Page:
I recently chatted with a teacher friend before she left for a professional development course. She had had several weeks off, yet looked utterly exhausted. I asked her,
“How has your time off been during the school break?” I asked. She sighed and said, “Way too busy.”
I asked her how, and she listed the responsible roles she plays for her church, her family, the school. I started gently urging her to take time for herself.
“Oh, that would be so wonderful,” she said wistfully. “What is your way of spending time in self-care?” I asked.
She smiled and said, “Oh, I love it when the family goes out and leaves me home. I just open a book and read.” She told me how as a child, she would hide under her mother’s bed reading magazines instead of doing her chores.
She denies herself even this simple pleasure because of her excessive responsibilities. Another friend is stretched so thin that his collection of roles is simply overwhelming, from his highly responsible job to coaching rugby and wearing at least five hats in the community.
Yes, generosity and selfless service are virtues. However, these need to be balanced with the virtues of wisdom to create balance and humility to realise others can take responsibility too.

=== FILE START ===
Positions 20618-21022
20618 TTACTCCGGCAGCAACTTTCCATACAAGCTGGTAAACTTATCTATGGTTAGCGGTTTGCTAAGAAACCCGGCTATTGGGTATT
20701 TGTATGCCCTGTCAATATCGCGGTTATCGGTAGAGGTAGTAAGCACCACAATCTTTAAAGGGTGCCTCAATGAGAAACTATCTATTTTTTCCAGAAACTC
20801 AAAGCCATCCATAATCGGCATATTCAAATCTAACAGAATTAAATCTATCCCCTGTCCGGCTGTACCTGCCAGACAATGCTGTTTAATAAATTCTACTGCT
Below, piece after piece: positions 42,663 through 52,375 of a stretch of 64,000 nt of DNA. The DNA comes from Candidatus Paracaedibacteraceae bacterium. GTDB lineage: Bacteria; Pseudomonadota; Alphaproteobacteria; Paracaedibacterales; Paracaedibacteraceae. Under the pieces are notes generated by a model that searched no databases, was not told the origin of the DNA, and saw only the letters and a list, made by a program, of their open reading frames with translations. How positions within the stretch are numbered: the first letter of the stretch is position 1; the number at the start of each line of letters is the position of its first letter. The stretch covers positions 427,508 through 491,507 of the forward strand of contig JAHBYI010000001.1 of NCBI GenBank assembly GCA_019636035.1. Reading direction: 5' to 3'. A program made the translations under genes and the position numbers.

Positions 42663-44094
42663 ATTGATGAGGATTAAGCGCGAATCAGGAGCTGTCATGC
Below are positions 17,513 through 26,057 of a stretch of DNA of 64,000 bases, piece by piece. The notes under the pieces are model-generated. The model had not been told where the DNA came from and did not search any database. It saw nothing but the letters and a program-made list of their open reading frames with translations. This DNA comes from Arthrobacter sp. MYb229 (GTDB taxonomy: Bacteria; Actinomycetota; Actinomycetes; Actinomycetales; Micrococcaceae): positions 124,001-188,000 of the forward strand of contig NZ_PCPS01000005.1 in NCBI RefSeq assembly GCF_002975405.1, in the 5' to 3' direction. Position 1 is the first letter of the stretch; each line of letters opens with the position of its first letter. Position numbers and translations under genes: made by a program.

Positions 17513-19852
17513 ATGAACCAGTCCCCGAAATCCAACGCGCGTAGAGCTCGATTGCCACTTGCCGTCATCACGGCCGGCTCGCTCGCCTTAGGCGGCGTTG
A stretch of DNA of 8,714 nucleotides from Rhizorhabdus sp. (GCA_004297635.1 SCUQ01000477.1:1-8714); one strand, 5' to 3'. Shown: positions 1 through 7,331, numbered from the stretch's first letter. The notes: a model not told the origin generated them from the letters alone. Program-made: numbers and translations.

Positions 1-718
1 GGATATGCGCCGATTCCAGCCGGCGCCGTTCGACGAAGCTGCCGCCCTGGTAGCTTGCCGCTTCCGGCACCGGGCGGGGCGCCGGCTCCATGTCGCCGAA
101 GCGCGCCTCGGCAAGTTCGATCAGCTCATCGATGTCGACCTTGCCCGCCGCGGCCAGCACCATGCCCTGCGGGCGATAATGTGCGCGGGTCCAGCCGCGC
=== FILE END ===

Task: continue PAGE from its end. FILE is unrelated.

It is easy to become an E-Type personality: “Everything to Everybody.” People find you trustworthy and reliable so they pile even more responsibilities on you.
The problem is that pillars of the community can crumble. The virtues strategy that applies here is setting clear boundaries for one’s health, sanity and self-care. If you recognise yourself here, please stop and repent (from the French ‘repenser’ which means ‘think again’):
1. Your tank of energy is running on fumes, and you feel exhausted much of the time.
2. You feel resentful, and find yourself cringing toward yet another request.
3. Guilt and over-responsibility force you to say yes anyway.
4. You don’t think anyone else can do as good a job as you.
5. As your load gets heavier, you start feeling ill.
6. Stress is your daily bread.
7. Most days you are running just to keep up with your schedule and have little time for rest, much less recreation.
8. You can’t remember your children’s names.
If you have any four of these symptoms, you are suffering from FOG Syndrome - Fatigue, Overwhelm and Guilt. It’s time to make a plan for a healthy, well balanced life, one I call a pace of Grace. Take the time to sit quietly and pray or reflect: What are my true yeses at this season of my life? What is my true calling? What is stressing me and what would bless me?
It’s not so much about learning to say no as discerning your true ‘yeses’, those that would bring you joy. If your current life is draining you, it’s time to decide what will sustain you. That way, you will be around longer to give the service you truly want to give, with plenty of space for rest, recreation, reading a good book, or just being with the ones you love in a fun and joyful way.
Sufi poet Rumi said, “Let the beauty we love be what we do. There are hundreds of ways to kneel and kiss the ground.”